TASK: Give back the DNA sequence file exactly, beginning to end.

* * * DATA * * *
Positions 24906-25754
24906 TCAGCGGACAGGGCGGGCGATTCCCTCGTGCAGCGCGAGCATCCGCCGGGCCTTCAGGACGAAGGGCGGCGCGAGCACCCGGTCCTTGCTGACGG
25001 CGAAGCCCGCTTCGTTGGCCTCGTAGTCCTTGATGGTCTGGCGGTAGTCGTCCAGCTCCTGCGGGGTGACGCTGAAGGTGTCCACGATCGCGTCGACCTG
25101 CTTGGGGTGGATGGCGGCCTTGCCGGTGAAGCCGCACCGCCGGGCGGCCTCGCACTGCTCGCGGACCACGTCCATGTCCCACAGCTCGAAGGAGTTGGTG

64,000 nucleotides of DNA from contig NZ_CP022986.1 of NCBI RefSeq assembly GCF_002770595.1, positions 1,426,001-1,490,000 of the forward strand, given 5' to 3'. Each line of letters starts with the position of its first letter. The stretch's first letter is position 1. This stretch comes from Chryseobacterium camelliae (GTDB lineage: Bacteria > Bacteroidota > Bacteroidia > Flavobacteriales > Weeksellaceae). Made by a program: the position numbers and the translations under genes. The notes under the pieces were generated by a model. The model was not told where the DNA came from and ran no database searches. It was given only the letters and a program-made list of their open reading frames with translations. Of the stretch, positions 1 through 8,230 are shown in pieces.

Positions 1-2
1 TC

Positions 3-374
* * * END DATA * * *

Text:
Positions 24906-25754
24906 TCAGCGGACAGGGCGGGCGATTCCCTCGTGCAGCGCGAGCATCCGCCGGGCCTTCAGGACGAAGGGCGGCGCGAGCACCCGGTCCTTGCTGACGG
25001 CGAAGCCCGCTTCGTTGGCCTCGTAGTCCTTGATGGTCTGGCGGTAGTCGTCCAGCTCCTGCGGGGTGACGCTGAAGGTGTCCACGATCGCGTCGACCTG
25101 CTTGGGGTGGATGGCGGCCTTGCCGGTGAAGCCGCACCGCCGGGCGGCCTCGCACTGCTCGCGGACCACGTCCATGTCCCACAGCTCGAAGGAGTTGGTG

64,000 nucleotides of DNA from contig NZ_CP022986.1 of NCBI RefSeq assembly GCF_002770595.1, positions 1,426,001-1,490,000 of the forward strand, given 5' to 3'. Each line of letters starts with the position of its first letter. The stretch's first letter is position 1. This stretch comes from Chryseobacterium camelliae (GTDB lineage: Bacteria > Bacteroidota > Bacteroidia > Flavobacteriales > Weeksellaceae). Made by a program: the position numbers and the translations under genes. The notes under the pieces were generated by a model. The model was not told where the DNA came from and ran no database searches. It was given only the letters and a program-made list of their open reading frames with translations. Of the stretch, positions 1 through 8,230 are shown in pieces.

Positions 1-2
1 TC

Positions 3-374